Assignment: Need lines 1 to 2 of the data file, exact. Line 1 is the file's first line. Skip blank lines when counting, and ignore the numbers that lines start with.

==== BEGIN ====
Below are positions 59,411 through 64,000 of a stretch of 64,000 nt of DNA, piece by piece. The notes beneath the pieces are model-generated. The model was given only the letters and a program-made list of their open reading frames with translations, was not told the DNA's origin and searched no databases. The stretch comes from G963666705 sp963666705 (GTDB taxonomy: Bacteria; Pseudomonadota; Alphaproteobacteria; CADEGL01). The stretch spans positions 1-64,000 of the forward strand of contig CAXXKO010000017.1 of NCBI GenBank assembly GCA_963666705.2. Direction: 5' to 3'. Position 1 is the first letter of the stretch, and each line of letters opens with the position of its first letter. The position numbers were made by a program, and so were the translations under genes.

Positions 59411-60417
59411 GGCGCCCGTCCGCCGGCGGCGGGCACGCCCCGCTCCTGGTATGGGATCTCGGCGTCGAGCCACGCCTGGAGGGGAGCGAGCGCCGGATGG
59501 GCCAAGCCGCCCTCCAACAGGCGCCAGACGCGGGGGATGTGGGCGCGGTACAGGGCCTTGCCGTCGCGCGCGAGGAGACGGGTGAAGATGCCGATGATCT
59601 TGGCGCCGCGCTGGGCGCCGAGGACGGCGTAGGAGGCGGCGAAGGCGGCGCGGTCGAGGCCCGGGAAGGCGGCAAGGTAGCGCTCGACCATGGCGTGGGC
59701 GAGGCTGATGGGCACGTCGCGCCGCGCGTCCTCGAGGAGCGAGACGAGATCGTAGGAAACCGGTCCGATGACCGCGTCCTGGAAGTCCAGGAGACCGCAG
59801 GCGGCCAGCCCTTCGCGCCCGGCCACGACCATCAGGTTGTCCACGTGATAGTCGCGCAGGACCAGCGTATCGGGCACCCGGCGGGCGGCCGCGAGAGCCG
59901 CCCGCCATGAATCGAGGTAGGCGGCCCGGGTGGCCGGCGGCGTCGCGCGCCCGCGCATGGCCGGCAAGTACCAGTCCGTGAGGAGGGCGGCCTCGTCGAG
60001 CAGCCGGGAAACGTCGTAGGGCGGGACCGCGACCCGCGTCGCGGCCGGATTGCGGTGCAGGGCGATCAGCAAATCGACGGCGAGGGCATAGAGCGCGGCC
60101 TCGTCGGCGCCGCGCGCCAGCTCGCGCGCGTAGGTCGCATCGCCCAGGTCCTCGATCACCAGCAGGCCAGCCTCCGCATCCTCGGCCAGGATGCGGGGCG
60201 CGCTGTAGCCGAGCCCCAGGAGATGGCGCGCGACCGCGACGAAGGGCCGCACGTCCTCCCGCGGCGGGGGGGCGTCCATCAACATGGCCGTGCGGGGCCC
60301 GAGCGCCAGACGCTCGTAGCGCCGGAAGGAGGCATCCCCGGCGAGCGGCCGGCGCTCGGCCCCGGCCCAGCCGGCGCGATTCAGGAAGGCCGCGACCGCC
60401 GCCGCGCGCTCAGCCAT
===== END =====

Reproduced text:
Below are positions 59,411 through 64,000 of a stretch of 64,000 nt of DNA, piece by piece. The notes beneath the pieces are model-generated. The model was given only the letters and a program-made list of their open reading frames with translations, was not told the DNA's origin and searched no databases. The stretch comes from G963666705 sp963666705 (GTDB taxonomy: Bacteria; Pseudomonadota; Alphaproteobacteria; CADEGL01). The stretch spans positions 1-64,000 of the forward strand of contig CAXXKO010000017.1 of NCBI GenBank assembly GCA_963666705.2. Direction: 5' to 3'. Position 1 is the first letter of the stretch, and each line of letters opens with the position of its first letter. The position numbers were made by a program, and so were the translations under genes.

Positions 59411-60417